The headlines are scary. The novel coronavirus, now officially named COVID-19, has sickened at least 70,000 people and killed more than 1,770 -- with nearly all the deaths occurring in China.
That’s a death rate of a little more than 2 percent, which at this point is higher than the percentage of Americans who have died from the flu this year. But health officials point out that we’re relatively early in the outbreak. That percentage of COVID-19 deaths could increase over time, or it might not.
At this point, however, your chances of surviving if you get COVID-19 appear to be similar to your odds of surviving the flu. Both conditions tend to kill people who are in fragile health, along with the very old and very young.
But the new disease appears to be more severe in some patients than in others. The World Health Organization (WHO) estimates that about 80 percent of the people who get the virus get a relatively mild case and recover in about a week. If you’re in that 80 percent, your odds of survival are very good.
It’s the other 20 percent that health officials worry about. In these patients, the virus causes a serious lung infection that creates pneumonia-like symptoms.
WHO says deaths are ‘rare’
Dr. Yoko Furuya, an infectious disease specialist at Columbia University Irving Medical Center, says the virus replicates in lung tissue and begins to destroy cells in severe cases. But at this point, WHO calls deaths from COVID-19 “rare.”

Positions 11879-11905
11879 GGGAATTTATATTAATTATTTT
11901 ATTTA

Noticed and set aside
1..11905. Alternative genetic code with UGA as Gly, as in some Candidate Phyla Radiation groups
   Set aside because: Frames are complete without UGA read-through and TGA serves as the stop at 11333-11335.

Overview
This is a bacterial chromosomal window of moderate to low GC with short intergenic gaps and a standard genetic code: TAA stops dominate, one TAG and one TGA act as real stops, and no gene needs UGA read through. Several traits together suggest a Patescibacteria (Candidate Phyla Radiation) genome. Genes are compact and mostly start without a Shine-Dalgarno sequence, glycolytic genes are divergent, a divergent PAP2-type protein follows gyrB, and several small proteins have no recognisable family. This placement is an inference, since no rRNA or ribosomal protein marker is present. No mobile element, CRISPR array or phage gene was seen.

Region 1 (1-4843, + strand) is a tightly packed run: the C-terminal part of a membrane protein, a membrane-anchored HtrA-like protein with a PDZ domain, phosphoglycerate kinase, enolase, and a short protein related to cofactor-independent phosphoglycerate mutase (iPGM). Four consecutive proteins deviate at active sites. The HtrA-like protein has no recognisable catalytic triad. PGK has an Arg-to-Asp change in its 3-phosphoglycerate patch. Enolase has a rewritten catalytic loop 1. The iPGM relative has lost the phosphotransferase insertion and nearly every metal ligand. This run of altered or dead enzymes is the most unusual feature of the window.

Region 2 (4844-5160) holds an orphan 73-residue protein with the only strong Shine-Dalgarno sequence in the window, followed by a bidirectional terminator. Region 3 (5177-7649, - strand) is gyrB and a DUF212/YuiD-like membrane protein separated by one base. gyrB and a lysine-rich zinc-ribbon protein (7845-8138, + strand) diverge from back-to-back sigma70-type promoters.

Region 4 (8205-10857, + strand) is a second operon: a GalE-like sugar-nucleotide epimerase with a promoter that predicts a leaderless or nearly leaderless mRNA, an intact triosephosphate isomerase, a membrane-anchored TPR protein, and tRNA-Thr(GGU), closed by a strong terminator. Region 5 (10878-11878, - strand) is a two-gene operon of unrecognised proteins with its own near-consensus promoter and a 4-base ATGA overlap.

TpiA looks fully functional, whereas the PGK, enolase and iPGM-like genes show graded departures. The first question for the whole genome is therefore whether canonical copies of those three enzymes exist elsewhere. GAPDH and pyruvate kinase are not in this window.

“Older people, and people with pre-existing medical conditions, such as diabetes and heart disease, appear to be more vulnerable to becoming severely ill with the virus,” officials said.
WHO reports that the disease, at its worst, attacks the lungs in three phases. The second and third phases may be the most lethal, attacking the immune system and destroying the body’s pulmonary system.
But just as in the SARS epidemic nearly 20 years ago, not everyone who gets the virus goes through all three phases. That’s often the case with the flu, which is generally more widespread and more deadly than COVID-19.
The Centers for Disease Control and Prevention (CDC) estimates at least 26 million Americans have come down with the flu between October 1 and February 1. Between 14,000 and 36,000 of them have died, and that’s just in the U.S.
Former Food and Drug Administration Commissioner Scott Gottlieb, in an interview on CNBC, said the flu may not be a good comparison when considering COVID-19. What makes the latter more worrisome, he says, is that it appears to be a lot more contagious than the flu and might spread more easily.
COVID-19 may turn out to be less pervasive or lethal than the flu, but again, it’s really too early to tell, a fact that makes healthcare providers very nervous.
Gabriel Leung, a professor and chairman of public health medicine at Hong Kong University, told The Guardian last week that COVID-19 might eventually spread to 60 percent of the world’s population if it’s not stopped in its tracks.